Last war in Ukraine: US oil drops below 100 dollars a barrel
Ukraine’s economic output is expected to contract by at least 10% this year, according to the International Monetary Fund, as the Russian invasion causes widespread destruction.
In an updated report, completed on March 7 and released on Monday, the IMF warned that Ukraine will face a “deep recession” this year, as growth prospects deteriorate by at least 13.5 percentage points. compared to pre-war estimates and that real gross domestic product fell by 10 percent.
The fund expects the economic impact of the war to be “immediate and severe”, with consumption limited to “basic needs” given the influx of refugees, large-scale destruction of infrastructure keys and other supply disruptions. Inflation, which is already running at an annual rate of 10% in January, is expected to worsen.
Prior to the Russian attacks, Ukraine had fiscal financing needs of around $19.5 billion and relied heavily on domestic sources. The IMF now predicts the deficit will widen to around 3% of GDP and once official support is taken into account – including funds from the fund $1.4 billion in “rapid funding” agreed last week – the country will face a budget deficit of $7.4 billion.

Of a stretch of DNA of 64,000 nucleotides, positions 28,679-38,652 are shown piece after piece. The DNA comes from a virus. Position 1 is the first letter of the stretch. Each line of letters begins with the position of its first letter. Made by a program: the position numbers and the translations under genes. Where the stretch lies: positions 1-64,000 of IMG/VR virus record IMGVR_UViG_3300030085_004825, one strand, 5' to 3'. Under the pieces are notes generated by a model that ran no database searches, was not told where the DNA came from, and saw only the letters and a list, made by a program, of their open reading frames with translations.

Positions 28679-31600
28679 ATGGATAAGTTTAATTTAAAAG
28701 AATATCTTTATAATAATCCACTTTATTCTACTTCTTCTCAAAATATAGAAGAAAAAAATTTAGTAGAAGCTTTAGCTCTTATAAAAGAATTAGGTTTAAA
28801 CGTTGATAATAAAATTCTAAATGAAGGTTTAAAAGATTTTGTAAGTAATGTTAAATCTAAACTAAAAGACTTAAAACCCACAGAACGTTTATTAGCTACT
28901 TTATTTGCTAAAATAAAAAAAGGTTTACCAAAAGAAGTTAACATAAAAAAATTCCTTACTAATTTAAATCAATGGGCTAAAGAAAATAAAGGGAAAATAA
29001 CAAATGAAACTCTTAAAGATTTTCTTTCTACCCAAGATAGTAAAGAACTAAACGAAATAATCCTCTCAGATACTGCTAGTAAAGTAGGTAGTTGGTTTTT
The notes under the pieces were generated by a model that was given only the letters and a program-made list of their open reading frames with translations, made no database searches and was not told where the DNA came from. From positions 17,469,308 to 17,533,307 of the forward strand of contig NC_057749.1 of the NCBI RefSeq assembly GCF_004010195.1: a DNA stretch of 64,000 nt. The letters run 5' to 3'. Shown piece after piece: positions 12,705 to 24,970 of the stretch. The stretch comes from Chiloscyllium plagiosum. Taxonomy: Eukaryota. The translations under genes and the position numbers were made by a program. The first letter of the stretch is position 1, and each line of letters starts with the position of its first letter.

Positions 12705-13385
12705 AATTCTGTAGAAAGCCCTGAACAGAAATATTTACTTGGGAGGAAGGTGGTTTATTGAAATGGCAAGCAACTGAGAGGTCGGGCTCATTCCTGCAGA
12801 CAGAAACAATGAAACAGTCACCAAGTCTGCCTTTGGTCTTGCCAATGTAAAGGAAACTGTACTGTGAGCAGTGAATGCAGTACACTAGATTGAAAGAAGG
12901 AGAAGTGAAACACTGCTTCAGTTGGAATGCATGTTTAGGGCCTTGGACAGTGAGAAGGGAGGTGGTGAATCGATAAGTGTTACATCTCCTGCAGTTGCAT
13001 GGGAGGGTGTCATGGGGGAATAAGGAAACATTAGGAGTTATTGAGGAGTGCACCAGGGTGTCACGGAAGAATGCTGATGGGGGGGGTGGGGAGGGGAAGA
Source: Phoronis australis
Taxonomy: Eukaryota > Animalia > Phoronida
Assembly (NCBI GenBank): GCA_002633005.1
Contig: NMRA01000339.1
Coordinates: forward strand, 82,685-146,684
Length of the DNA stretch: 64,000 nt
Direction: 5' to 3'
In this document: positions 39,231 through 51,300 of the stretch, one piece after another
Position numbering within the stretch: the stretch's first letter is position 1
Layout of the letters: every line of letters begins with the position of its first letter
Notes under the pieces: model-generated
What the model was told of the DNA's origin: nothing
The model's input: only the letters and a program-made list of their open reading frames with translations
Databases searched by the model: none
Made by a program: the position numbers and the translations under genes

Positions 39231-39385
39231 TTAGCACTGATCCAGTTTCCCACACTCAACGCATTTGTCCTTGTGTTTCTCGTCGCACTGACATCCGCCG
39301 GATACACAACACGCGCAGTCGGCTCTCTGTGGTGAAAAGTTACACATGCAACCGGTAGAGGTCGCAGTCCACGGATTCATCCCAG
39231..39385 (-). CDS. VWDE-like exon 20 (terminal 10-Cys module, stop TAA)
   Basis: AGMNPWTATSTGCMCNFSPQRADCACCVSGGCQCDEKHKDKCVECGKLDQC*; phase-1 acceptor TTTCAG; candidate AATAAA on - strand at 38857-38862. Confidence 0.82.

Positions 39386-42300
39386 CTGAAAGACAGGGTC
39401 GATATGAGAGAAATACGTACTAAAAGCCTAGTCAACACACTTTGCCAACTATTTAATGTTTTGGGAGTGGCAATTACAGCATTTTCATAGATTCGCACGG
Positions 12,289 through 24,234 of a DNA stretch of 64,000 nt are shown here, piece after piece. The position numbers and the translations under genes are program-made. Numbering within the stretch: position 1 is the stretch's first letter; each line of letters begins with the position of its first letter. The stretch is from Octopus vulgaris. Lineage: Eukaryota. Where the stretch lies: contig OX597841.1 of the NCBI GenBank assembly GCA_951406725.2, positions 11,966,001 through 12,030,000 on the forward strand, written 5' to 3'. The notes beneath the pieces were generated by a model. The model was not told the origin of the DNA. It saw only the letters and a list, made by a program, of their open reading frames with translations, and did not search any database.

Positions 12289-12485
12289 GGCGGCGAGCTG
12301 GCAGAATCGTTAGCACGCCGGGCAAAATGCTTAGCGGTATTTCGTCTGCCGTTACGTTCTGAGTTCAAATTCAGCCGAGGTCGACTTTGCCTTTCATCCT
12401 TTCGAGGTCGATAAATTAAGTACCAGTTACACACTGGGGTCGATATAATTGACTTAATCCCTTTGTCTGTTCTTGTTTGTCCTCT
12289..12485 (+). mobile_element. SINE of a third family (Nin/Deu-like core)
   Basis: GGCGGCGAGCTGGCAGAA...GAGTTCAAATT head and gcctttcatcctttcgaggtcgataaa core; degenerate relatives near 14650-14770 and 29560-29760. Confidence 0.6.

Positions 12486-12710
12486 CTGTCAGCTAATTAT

New issuances of war bonds (which Ukraine has already used to finance its armed forces) and “large-scale mobilization” of new financing from multilateral entities, on concessional terms, will be needed to fill the void. , the IMF said. Funding estimates are a “bare minimum”.
The new forecast broadly assumes a “rapid resolution” of the conflict with “substantial” economic support provided by the official sector, and is therefore subject to “massive uncertainty”.
“A growing loss of physical capital stock and massive migration would lead to a much more pronounced contraction in output, a collapse in trade flows, an even smaller capacity to collect taxes, and a greater deterioration in fiscal and external positions,” indicates the report.